• The next level of diversification is within each asset class and should give consideration to aspects such as market capitalization for equities (i.e. large cap, medium cap, and small cap) and alternative investments which may be less correlated with core portfolio asset classes.
    • Finally, there is diversification in the individual securities held within each asset class. QPW conducts rigorous, ongoing reviews of its managers to select best-in-class institutional managers. Understanding how they build resiliency at the individual holding level is paramount. Examples would include the selection of companies with competitive advantages regardless of industry or economic trends, and understanding the downside risk of companies in various scenarios.
  • Risk – the key risk facing investors is the permanent loss of capital. This risk must be balanced against the investor’s individual need or desire for investment returns over their time horizon. Notwithstanding an investor’s time horizon, short term volatility of a portfolio can impact short term decision making, sometimes to the detriment of long term portfolio results. Diversification and asset mix are key to creating a portfolio that seeks adequate long term returns without a permanent loss of capital while managing volatility. A resilient portfolio can better weather volatility or the “shock” of market events.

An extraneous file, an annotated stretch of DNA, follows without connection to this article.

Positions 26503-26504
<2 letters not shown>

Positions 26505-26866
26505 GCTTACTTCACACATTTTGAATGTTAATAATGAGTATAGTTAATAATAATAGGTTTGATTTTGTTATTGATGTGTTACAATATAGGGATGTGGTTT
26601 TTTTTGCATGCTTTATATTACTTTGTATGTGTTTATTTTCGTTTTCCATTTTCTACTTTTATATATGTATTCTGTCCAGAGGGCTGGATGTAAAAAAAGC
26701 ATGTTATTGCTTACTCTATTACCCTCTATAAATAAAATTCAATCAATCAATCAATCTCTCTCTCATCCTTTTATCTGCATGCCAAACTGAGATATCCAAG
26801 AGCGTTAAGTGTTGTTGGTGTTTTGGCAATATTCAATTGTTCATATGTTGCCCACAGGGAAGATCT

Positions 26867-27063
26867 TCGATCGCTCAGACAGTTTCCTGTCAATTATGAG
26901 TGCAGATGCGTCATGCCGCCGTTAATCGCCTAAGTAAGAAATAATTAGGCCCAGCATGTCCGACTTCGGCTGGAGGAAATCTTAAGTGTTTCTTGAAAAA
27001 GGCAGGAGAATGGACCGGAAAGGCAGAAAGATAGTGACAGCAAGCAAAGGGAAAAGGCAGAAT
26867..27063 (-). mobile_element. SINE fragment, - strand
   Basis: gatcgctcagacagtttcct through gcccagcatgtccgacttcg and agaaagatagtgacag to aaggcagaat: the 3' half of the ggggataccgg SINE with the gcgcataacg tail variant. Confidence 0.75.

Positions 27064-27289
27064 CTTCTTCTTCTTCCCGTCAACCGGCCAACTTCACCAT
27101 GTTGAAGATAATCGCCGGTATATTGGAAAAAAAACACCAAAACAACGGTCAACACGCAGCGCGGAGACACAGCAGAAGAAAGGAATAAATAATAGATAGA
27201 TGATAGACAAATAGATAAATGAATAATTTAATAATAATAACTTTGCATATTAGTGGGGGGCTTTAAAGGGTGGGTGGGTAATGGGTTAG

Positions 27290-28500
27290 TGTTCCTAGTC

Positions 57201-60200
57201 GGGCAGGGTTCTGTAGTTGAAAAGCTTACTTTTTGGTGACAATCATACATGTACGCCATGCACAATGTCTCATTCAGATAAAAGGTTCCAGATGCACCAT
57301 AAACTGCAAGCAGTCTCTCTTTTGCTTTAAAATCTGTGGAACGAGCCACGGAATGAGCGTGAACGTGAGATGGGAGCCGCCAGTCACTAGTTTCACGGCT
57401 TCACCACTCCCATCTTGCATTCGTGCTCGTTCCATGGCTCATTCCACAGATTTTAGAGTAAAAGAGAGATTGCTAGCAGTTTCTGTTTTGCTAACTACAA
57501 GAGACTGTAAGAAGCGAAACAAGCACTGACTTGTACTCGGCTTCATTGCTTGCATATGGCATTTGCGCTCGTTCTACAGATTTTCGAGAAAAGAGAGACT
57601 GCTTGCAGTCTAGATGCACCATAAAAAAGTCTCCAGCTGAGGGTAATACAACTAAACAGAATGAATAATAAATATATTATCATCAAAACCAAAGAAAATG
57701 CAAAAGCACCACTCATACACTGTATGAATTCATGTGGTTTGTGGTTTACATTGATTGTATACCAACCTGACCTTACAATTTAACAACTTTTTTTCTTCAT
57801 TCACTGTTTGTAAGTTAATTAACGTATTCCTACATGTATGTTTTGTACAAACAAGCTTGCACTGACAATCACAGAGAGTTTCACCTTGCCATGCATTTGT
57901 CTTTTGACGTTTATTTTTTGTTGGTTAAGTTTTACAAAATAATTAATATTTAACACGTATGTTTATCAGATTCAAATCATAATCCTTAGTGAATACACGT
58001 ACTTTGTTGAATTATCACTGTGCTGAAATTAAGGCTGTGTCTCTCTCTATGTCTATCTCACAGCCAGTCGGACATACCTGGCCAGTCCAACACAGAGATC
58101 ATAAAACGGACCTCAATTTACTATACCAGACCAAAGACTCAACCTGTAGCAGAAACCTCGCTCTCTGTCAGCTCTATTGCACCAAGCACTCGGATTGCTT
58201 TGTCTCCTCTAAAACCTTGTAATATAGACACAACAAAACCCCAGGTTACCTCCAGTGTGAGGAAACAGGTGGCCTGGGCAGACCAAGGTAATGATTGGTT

• Detachment – a resilient portfolio is not influenced by behavioural biases such as greed and fear but rather is based on ensuring investment decisions are suitable to each client’s financial circumstances, investment objectives, time horizon and tolerance for risk.
  • Long-term outlook – is implicit as resilience should stand the test of time. A longer time horizon increases the ability of a portfolio to recover.

At the end of the day portfolio resiliency is the product of a well-constructed portfolio. Here at QPW, we seek to create resiliency with comprehensive, well-constructed portfolios, focusing on asset allocation policy, manager selection and systematic rebalancing in light of each client’s individual financial circumstances.